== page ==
Has Worst Of Bear Stock Market Passed?
In this article:
- Have inflation numbers peaked?
- Down dollar may push economy higher
- ‘Green’ signals in charts heading into fall
All the stock market needed to go gangbusters for a day was .6 percent.
A decline in the consumer inflation numbers sent the stock market higher mid-week.
The less-than-expected U.S. Consumer Price Index (CPI) numbers released before market open on Wednesday – while only down .6% – sent the market into a buying tizzy with all three major indexes moving higher.
Has inflation peaked as stock market rallies?
The CPI climbed by 8.5% in July, less than forecasts and down from 9.1% the previous month. Still, inflation is holding at 40-year highs.
The data release was enough to change the market sentiment in the mid-week trading session which felt like a buying free-for-all as the stock market surged.
In the market today, the Dow closed at 33,309.51 points to spike 1.63% (adding 535 points on the day). The Nasdaq surged to 12,854.80 points for a 2.89% rally while the S&P 500 jumped 2.13% to 4,210.24 points.
Can one day make a difference in where the market is headed? Despite the rally today, overall sentiment might not trust the buying spree.
“The biggest thing, and I hope it is common knowledge, is that inflation has peaked,” said John Carter, Founder of Simpler Trading.
John assessed that inflation peaked months ago, but it takes time for that to work through the system (CPI numbers always present data from past months).
An example is oil, which in past months was purchased at $120 and is being infused into the market based on previous higher levels. As cheaper oil (WTI Crude closed at $91.57 today) cycles through the system, then gas prices fall at the pump for consumers.
John also noted that market uncertainty is not yet over, despite any easing of inflation pressure.
“There are a lot of people who are super bearish here,” shared John. He noted that some are calling for the market to roll over and die, but that is not a given.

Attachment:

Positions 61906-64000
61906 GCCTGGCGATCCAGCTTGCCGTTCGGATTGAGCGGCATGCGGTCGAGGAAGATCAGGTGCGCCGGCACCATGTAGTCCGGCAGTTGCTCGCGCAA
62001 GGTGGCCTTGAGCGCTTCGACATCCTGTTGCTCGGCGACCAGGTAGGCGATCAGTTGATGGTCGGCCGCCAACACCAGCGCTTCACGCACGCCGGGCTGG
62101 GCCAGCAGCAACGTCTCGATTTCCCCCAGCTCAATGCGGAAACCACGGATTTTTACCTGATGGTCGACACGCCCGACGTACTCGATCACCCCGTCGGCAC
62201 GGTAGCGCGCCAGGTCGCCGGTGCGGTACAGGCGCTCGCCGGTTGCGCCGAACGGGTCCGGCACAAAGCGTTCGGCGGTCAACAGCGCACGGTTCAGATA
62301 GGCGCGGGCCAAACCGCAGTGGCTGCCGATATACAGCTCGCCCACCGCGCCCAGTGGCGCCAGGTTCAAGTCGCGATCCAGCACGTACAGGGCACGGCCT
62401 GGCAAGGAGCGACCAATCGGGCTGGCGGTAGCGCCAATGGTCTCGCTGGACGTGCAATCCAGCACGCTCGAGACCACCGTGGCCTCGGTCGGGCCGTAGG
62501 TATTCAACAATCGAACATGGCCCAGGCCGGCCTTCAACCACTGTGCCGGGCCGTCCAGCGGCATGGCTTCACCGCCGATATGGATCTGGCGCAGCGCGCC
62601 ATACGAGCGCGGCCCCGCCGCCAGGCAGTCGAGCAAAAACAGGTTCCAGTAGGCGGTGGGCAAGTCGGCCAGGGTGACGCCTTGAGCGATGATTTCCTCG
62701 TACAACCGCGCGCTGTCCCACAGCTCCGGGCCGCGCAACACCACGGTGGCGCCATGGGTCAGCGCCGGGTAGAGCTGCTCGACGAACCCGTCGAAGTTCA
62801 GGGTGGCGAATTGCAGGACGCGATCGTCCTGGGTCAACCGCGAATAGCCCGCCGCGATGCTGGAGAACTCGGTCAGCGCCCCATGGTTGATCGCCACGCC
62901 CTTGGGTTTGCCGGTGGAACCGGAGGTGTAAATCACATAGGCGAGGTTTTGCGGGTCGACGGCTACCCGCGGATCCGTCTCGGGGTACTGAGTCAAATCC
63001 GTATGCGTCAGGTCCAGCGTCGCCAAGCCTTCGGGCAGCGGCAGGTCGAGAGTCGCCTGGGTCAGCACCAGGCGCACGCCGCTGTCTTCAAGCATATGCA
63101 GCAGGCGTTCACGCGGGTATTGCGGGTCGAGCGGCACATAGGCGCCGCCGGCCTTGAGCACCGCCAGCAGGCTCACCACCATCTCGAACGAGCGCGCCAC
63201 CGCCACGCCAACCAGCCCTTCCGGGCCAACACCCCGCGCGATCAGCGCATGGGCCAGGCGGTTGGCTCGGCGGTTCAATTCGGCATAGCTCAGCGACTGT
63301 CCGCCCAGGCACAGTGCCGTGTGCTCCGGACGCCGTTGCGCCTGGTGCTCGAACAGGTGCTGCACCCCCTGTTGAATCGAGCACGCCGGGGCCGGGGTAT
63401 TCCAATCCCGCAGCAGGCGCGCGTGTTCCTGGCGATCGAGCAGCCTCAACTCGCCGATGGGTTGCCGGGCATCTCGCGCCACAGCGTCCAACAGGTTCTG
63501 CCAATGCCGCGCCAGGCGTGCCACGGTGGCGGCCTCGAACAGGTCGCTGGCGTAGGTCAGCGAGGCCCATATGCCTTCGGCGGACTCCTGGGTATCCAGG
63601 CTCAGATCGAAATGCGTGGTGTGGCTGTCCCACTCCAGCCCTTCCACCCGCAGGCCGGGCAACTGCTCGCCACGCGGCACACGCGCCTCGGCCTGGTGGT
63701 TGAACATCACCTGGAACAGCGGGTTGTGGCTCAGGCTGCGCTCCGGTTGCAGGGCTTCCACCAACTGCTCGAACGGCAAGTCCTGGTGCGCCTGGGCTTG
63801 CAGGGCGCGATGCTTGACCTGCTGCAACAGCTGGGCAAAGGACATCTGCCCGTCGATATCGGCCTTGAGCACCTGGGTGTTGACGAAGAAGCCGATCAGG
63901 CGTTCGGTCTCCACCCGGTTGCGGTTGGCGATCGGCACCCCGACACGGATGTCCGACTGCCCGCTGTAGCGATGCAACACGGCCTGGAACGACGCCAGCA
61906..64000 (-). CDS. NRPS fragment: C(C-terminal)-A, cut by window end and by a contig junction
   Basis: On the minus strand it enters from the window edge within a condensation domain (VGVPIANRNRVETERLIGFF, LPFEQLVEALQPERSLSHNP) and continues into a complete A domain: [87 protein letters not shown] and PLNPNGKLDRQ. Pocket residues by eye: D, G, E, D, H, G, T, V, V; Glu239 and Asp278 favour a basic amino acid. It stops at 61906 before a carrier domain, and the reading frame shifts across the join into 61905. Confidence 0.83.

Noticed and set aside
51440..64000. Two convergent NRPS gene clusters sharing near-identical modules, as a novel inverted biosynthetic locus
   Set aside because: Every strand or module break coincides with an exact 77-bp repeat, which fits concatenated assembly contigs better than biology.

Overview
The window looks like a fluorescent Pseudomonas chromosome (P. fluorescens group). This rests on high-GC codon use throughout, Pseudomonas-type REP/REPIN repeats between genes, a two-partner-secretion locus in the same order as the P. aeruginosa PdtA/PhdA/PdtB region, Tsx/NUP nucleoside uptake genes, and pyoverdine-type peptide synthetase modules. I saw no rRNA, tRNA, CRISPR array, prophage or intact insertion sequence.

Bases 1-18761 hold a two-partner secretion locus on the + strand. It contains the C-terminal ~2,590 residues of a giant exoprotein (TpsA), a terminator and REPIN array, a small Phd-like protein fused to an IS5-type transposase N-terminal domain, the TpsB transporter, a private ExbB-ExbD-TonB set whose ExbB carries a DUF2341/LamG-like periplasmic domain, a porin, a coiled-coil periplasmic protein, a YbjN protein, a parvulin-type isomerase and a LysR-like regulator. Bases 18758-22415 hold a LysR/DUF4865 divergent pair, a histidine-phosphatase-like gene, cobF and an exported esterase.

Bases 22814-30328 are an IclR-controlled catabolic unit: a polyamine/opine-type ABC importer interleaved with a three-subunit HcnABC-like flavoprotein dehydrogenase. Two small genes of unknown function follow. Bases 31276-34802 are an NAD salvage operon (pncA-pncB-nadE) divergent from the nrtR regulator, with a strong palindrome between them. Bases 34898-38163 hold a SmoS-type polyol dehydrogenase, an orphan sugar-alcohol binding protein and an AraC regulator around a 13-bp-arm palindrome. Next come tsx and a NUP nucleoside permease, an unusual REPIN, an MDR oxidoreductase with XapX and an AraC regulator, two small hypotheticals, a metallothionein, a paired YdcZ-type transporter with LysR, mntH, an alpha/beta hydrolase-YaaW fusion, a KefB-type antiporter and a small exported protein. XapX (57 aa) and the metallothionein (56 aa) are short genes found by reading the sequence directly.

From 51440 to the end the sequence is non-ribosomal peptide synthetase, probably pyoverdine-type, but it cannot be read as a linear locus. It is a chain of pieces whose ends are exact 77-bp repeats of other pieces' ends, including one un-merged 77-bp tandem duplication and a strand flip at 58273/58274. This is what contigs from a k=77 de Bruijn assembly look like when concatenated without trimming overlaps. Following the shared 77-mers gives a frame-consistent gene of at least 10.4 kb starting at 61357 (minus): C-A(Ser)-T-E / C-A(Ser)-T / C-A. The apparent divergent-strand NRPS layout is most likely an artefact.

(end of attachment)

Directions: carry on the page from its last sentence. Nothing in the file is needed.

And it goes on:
“I’m bearish here in the short term for a reversion to the mean, but I’m not super bearish,” John said.
He explained what he has noticed over the past year in monthly stock market patterns.
The caution is to watch as this market tends to rally – give or take a day or two – about the eighth day of the month and fall around the 19th of the month. This can all be quickly altered by unexpected news which the market doesn’t digest well. John has watched this “rally-and-fall” pattern happen over the last 11 of 12 months.
John also addressed trader conversations that the inverted yield curve is heralding recession. The inverted yield curve is the relationship between the 10-year and two-year treasury bonds.
Arguments swirl in the trading world that historically every time there is an inverted yield curve this signal is followed by a recession.
“Yes, I agree with that statement,” John said. “But, there’s never been a time when the 10-2 yield curve was inverted after the economy has been so strong.
“So the question is does that mean we’re going into a recession or we’re going from being a crazy economy back to normal?
“Don’t get me wrong, this ain’t a rosie market,” John said. “This is a trading market, not a buy-and-hold market.”
John encourages traders to stay focused on key elements of trading.
“In this market we’re here to trade,” John said. “We’re here to find ways to make some money out of this.”
Walt Disney Company may have sprinkled a little magic dust to keep the rally going when it reported earnings after hours today. Higher earnings than expected and a rise in subscriptions for the second quarter pushed Disney stock almost 7% higher after hours. Disney had closed at $112.24 on Wednesday, up. 3.98%.
Will the CPI and Disney earnings be enough to keep the market rallying?
“There’s always going to be stuff that’s happening… but the flow of the market is going to take place regardless,” John said.
The news can be good or bad, but bad news does not mean that the stock market is going to be down.